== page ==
“Dietrich” never emerged from the Malibu hills, but, in quintessential L.A. fashion, his identity developed into ironic shorthand for the tale. A T-shirt was created with the question “ … Dietrich?” printed on it, along with an image of half a red Ferrari Enzo being carted away on a flatbed truck. I myself have taken, when something dramatic yet cryptic takes place (mysterious rumblings above my apartment, the Clippers making the playoffs), to muttering a Ferrari Crash–inspired koan: “Ah, yes, that’s so very Dietrich.”
What really makes Ferrari Crash and its convoluted medium-wattage nefariousness so perfectly L.A. is just how simultaneously over the top yet feeble the various elements (apart from the Ferrari itself) actually are. I’m reminded of the curiously timed revelation from the Bush administration that an Al Qaeda plot to fly an airliner into the U.S. Bank Tower in downtown L.A. had been thwarted. I wasn’t sure the average resident of Hollywood or Hancock Park knew that there was such a structure in their fair city, much less that the spire in the far-distant east side of the polity was the tallest building west of the Mississippi. Better to target Trader Joe’s and cut off the supply of Two Buck Chuck.
It was inevitable that Mr. Eriksson and his accomplices would get caught. What’s dazzling is the progression of his go-for-broke fraudulence. It’s as if he knew that, for the most part, Los Angeles is deeply unimpressed by ordinary failure. Failure is the coin of the realm in these parts. You really have to do better than getting caught bleeding and naked at the Chateau Marmont with four Vuitton trunks full of counterfeit euros and six pounds of cocaine, a case of mezcal, early numbers for the weekend box, Katie Holmes’ passport, a letter of introduction to Hugo Chávez, a syringe signed by Barry Bonds and a baby monkey kidnapped from the controversially renovated city zoo.
No, you need a line of credit larger than the G.N.P. of Morocco, a past that would impress the Kray brothers, a killer-app video-game gadget and something to drive like Danica Patrick when the SLR is in the shop. And, oh yeah, be Swedish.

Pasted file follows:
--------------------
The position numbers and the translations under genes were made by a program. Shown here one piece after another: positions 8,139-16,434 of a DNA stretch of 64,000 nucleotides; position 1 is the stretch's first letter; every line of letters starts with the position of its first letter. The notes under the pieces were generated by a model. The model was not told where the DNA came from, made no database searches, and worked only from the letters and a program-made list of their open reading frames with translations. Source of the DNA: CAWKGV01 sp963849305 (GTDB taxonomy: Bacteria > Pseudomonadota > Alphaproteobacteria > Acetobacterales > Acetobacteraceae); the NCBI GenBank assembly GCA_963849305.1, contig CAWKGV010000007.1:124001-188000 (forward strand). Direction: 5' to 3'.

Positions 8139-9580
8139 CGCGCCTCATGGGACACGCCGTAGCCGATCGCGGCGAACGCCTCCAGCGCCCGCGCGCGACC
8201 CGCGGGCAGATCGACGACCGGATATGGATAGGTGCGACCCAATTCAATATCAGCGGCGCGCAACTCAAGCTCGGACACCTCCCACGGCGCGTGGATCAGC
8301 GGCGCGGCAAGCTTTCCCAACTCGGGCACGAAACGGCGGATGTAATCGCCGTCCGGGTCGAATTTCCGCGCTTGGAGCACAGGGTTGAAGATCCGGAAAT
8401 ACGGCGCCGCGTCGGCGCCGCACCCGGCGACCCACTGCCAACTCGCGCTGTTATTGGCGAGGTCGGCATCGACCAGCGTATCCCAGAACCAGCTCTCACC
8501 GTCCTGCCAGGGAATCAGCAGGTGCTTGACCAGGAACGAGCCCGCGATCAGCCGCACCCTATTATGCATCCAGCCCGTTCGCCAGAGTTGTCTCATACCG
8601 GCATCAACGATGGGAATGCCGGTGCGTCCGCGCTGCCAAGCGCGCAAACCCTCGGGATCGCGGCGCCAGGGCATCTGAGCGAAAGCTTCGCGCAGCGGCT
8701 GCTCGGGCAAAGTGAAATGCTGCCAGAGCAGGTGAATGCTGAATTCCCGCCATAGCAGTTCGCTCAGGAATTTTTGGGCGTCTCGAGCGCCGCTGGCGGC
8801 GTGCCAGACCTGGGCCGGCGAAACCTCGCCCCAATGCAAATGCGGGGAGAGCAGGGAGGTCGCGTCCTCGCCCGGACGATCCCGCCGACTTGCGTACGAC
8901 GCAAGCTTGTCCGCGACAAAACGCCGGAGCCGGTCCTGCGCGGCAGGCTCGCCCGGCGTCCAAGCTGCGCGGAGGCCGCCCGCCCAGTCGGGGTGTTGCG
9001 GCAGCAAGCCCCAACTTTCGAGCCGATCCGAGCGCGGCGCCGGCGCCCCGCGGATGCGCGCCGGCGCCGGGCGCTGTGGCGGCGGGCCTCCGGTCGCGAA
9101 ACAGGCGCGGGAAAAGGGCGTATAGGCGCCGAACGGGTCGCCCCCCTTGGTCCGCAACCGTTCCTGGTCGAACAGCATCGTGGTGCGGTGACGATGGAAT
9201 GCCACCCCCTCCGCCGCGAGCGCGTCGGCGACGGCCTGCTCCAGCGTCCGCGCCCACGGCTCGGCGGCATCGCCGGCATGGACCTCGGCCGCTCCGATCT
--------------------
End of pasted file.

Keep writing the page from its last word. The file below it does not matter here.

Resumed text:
So sorry you couldn’t land the part or close on the Neutra or tickle the ivories with Jessica Biel. Come back after you’ve dodged Interpol, secured major financing and shredded the Enzo. Skoal, brother!
Joan Didion famously characterized Los Angeles as a land of last resort, where the final, crumbling precipice awaits the pale stragglers who arrive in haggard flight from other screw-ups, hopeful, ever hopeful. If it doesn’t work out here, where do you go? And when it doesn’t, why not go out with a furious bang?
Bo Stefan Eriksson seems to have embraced this insight and developed a sixth sense regarding his ultimate audience. Every spectacularly misjudged yet pathetically sordid move he made intensified his legend. The High Speed Swede made sure that he scripted his Pacific flameout to perfection, complete with enough twists, subplots and secondary characters—not to mention the right set of wheels—to guarantee immortality.
At least as it’s judged west of La Brea, between breakfast and power yoga, while waiting for the marine layer to burn off. Ferrari Crash: our story for springtime. Nothing to get excited about. Gosh, it’s been raining a lot! I’m either gonna lease the Cayenne or a Prius. Let’s go buy sunscreen. Cute dog. Yeah, it’s definitely a bubble … definitely a bubble ….
Vroom! Screech! KA-POW!!! Run away!
Let me have a bite of your spider roll. Sigh. It’s getting late. Hey Dietrich, pass the wasabi.